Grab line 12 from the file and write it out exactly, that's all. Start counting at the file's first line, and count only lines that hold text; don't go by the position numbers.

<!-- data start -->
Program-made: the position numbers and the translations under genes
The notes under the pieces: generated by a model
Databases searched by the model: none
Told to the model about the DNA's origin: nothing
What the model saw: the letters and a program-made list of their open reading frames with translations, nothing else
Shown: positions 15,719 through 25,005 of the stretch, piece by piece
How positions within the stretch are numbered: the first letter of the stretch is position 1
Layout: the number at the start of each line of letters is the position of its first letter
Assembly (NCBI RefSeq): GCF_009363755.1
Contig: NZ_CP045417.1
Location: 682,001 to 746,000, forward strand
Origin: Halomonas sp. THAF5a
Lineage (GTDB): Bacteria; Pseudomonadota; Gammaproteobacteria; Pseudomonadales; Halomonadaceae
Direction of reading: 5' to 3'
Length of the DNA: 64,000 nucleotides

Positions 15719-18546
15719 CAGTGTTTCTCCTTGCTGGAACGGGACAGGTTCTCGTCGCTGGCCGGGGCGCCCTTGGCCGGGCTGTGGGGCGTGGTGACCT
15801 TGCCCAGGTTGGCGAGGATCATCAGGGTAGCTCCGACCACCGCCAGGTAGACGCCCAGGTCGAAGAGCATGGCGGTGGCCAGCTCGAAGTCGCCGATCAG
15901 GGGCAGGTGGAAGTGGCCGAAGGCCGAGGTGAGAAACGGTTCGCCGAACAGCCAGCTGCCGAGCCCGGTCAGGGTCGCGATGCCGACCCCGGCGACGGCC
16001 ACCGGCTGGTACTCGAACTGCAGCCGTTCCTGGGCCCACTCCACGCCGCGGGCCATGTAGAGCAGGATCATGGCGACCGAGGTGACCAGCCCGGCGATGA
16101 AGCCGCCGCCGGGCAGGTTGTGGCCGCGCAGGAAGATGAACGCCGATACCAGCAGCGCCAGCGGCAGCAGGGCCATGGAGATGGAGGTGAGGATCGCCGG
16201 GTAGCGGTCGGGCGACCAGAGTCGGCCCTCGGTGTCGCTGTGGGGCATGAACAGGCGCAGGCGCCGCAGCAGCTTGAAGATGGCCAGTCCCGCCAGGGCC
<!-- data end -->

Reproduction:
Origin: Halomonas sp. THAF5a